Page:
"The next step is to have the gunners start throwing clip wings for us. It’s important that we are in sync with the gunner; otherwise we might start hitting the whistle when the bird is not in the air. Many times our back will be to the gunner, so we can stop the dog if he tries to break. So we might not know exactly when the bird is in the air. This is where communication between the handler and the gunners is important. Ideally, we want to hit the whistle as the bird is thrown into the air. If the gunners give a "hey...hey...hey" as they start to throw the bird, no matter what position we are in, we know that if the gunner gives a "hey...hey...hey" the bird is being thrown. However, I always like to start by first throwing the bird myself so I can be assured of the correct timing and send the message loud and clear to the dog."
By the end of the steadying process, our spaniel should become reliably steady to wing and shot.
Photo by: Author
"Additionally, I like to have the check cord on the dog so that the gunner can step on it if the dog does break, or if the dog gets past us we can step on the rope before he gets to the bird. The primary objective here is not to let him get the bird until he is sent. If he gets the bird when he has not been sent, it will set us back several weeks, in most cases.
"What type of correction should you give the dog if he does not respond to the "hup" command?"
"Well, that depends on where we are in the training process. In the beginning, I might stop him with the check cord and pick the bird up myself. We have to remember we are dealing with a young dog. If we are at a point where the dog knows he is not suppose to go until he is sent, but hesitates and still goes, we would set him back to the place where we hit the whistle and then go pick up the bird ourselves."
"Also, from the beginning I like to have the dog sitting down, not standing to their birds. When they are standing, they are one step closer to breaking on us. So, I prefer to have them sitting. In fact, I have seen some dogs that are allowed to stand their birds and actually have one foot in the air. They are about a half a step from breaking..."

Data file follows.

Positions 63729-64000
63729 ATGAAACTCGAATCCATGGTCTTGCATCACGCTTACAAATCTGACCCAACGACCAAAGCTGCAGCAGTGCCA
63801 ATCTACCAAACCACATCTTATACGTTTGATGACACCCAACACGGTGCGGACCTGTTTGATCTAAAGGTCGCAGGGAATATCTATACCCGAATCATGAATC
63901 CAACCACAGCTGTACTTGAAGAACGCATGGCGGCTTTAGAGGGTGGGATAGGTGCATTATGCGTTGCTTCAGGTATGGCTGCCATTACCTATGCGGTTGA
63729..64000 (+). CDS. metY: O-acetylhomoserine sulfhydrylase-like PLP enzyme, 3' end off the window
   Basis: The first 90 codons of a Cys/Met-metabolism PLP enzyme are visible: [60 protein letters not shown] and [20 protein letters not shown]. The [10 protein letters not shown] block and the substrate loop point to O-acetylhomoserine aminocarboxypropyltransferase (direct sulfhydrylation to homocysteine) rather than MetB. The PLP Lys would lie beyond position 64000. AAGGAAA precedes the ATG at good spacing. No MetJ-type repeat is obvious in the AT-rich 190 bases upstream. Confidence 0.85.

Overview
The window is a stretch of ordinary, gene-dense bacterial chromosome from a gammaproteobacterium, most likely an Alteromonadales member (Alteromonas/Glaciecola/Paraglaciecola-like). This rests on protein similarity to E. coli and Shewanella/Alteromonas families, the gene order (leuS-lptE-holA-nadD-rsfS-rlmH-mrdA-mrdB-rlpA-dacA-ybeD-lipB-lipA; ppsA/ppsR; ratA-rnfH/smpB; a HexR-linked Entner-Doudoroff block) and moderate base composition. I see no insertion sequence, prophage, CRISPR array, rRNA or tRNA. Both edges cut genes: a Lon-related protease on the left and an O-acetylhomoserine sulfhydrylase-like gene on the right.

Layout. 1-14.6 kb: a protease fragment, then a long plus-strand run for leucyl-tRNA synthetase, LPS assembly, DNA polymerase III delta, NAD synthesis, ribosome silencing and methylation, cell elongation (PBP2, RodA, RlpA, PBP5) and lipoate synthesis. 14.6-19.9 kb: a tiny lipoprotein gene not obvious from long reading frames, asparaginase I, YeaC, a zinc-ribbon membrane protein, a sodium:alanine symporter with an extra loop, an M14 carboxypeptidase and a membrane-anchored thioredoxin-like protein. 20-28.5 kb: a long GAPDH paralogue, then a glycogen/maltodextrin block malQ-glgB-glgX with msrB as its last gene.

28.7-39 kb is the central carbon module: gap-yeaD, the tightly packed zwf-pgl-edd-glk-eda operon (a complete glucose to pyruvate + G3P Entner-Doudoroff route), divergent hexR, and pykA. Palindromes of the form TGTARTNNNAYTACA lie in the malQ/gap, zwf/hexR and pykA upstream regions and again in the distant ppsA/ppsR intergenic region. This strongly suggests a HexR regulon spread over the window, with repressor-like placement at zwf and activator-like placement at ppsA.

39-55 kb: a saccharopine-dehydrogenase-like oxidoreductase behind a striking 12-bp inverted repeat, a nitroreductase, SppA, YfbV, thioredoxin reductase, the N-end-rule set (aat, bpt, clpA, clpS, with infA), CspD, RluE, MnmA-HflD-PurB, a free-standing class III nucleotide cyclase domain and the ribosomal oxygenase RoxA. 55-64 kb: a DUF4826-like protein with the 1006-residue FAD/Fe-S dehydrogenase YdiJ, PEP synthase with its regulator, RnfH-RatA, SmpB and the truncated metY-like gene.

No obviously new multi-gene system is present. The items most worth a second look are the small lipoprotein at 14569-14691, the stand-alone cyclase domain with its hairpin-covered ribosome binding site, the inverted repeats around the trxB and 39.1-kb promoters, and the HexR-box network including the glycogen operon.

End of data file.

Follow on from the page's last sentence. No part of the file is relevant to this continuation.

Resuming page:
"Knowing when and what type of correction to apply on a dog if he breaks is very important. This is the time when we can make or break the dog, and one area where the assistance of a professional trainer is well worth the money. I have seen more dogs ruined by amateurs who have applied an improper correction to the dog during this phase. We have to check our ego at the door and be patient with the dog. If we feel ourselves losing our temper, we should put the dog up and try again later."
"When do you start giving the dog flyers and start shooting over him or her?"
"We should not be giving the dog any flying birds until the dog is 95-100% steady on hand thrown clip wings. Then and only then, should we work the dog on flying birds."
"At this point we need to really know our team. As a handler we need to communicate with the gunners not to throw the bird until we signal them. For example, while the dog is quartering we might tell the gunner, "Next time, throw it on my signal". It’s all about timing. It’s very critical that everybody knows what he or she is doing. We will start this process by throwing the birds from hand then moving to rolling birds in for the dog. When we first start giving the dog flyers, we don’t want to miss any birds. We want to get all the birds down so that we can reward him for steadying to the bird. This is where a handler needs to know his guns. The number one goal here is to get the bird down so the dog gets the retrieve."
"If the dog is solid on all the steps prior to this step, he should not have much problem with this phase. If he does, simply step back and review the previous step. All these steps build on themselves. If there is a problem, it probably showed itself in some form or another in the previous steps."